Especially in an era of social media and cell phones, caution is advised when discussing things with participants, according to SAMSHA’s Clark. “Sometimes someone can be almost tricked into disclosing, and you don’t know the motives of your sponsor,” he says. “There is no ethical surveillance…you need to give pause before disclosing.”
The problem for the newly sober is poor cognitive discernment and according to Dix, NY LCSW Richard Buckman, who has been in recovery for many years, “What happens in early recovery is that you say things you shouldn’t say,” he says. “That’s why sponsorship is encouraged.” According to Buckman, when someone confesses to a crime, members of the group could help them see how to do the right thing. “I know stories of people who have gotten sober and in an effort to live life fully, they turn themselves into authorities.”
So how do 12-step groups build trust under the shadow of possible arrest after a Step Five confession?
“A huge component is trust and feeling safe talking about what they have done,” says Faye S. Taxman, PhD, a university professor in the Criminology, Law and Society Department at George Mason University and director of the Center for Advancing Correctional Excellence at the Washington, DC university. “If it results in negative consequences, they will feel suspicious…If arrests become more prevalent it undermines communities for self-help.”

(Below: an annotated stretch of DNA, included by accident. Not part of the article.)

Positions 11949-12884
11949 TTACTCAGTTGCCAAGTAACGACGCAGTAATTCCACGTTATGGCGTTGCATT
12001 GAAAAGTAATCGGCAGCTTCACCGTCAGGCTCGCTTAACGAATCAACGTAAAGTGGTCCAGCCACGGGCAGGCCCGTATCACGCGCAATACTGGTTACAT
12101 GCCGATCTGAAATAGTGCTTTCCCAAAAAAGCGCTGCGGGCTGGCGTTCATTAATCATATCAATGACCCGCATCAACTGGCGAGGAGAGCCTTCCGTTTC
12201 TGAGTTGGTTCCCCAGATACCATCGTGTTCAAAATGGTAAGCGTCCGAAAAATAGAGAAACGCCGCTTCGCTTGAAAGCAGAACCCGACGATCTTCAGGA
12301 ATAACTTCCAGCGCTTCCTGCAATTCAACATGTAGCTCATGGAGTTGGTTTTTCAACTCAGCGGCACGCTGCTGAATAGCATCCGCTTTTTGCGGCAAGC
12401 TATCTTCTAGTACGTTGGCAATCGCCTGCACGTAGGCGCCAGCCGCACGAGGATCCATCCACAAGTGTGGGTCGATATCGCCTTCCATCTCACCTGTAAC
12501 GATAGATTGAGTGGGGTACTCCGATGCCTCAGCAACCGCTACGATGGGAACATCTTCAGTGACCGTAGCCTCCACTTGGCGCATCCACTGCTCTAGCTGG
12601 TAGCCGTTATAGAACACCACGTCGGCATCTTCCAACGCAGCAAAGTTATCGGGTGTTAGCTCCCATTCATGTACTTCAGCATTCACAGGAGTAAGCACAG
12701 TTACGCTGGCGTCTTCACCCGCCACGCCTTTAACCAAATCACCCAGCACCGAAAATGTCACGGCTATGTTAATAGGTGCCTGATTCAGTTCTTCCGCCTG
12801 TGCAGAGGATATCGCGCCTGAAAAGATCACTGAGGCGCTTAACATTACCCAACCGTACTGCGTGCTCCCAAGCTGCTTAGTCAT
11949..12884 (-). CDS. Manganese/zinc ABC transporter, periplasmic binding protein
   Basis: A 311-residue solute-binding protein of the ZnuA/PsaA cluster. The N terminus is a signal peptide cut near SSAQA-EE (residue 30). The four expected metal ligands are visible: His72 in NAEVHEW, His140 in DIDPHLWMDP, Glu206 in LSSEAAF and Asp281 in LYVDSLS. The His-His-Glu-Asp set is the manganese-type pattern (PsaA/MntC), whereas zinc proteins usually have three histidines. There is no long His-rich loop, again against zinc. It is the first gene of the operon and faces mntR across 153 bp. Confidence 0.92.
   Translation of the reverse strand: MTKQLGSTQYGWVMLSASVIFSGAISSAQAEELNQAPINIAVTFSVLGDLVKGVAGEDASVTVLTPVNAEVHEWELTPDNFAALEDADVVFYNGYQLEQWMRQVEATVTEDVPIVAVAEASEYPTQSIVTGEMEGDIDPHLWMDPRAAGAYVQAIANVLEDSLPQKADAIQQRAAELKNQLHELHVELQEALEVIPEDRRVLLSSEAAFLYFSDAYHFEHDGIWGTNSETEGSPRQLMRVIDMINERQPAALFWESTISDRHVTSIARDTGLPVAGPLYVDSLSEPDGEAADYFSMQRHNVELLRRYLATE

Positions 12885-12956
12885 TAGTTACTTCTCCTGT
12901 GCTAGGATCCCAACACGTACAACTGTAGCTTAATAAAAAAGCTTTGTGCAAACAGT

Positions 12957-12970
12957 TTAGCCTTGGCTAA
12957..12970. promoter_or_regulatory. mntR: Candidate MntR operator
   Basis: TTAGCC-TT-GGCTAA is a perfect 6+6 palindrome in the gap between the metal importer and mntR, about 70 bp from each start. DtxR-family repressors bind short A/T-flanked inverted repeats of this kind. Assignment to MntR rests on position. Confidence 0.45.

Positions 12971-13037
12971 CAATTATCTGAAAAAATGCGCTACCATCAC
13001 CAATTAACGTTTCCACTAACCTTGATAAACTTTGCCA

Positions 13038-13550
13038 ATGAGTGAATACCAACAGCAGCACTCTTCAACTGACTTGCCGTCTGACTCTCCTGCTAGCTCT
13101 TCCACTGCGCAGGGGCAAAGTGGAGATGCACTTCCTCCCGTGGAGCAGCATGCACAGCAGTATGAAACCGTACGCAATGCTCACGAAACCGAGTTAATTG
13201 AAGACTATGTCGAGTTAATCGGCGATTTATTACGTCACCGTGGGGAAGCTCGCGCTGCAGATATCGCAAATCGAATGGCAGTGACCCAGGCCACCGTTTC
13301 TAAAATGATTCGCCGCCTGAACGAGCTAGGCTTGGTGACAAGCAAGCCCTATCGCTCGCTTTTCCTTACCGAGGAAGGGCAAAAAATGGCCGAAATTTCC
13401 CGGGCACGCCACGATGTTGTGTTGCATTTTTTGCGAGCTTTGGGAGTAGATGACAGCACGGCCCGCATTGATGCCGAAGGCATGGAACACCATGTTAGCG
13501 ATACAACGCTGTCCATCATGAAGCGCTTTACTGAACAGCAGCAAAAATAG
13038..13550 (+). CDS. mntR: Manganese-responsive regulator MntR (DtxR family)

AA was founded on spiritual principles of anonymity and disclosure. Interestingly however, AA literature defines anonymity at the personal level: anonymity provides protection for all members from identification as alcoholics. The “Understanding Anonymity” pamphlet never mentions safety from disclosure of a crime.
Beebe is a cautionary tale. Did he do the right thing on his 9th step? Was it right for him and for Liz Seccuro? Was society well served? And finally, as a sponsor, would you and should you advise your sponsee to do as Beebe did? Beebe didn’t out himself by accident. He shopped for a sponsor that would advise him to contact Seccuro. Neither the sponsor nor Beebe seemed to have given any thought to how devastating this would be to Seccuro. Seccurro suffered because of the rape and again through the letters and emails sent to her by Beebe and again at the trial of Beebe. And, this being America, Seccurro wrote a book that sold well and she has been on talk shows and the speaker circuit for years.
When last heard from, William Beebe was living in Chesterfield, Virginia. He is no longer on parole. He is a registered sex offender and is unemployed
About the Author, Jerry F.
Jerry F. is one of the founding members of We Agnostics in Tempe, AZ and was the instigator of theWAAFT-AZ Convention last November in Phoenix. He has served in many positions in his 27 years in AA and is currently treasurer of his traditional AA group, coffeemaker of his secular group, and is beginning a term as a board member of WAAFT-IAAC. He considers his greatest achievement as being responsible for a change to the Fourth Edition of the Big Book and his greatest asset as being relentlessly anal.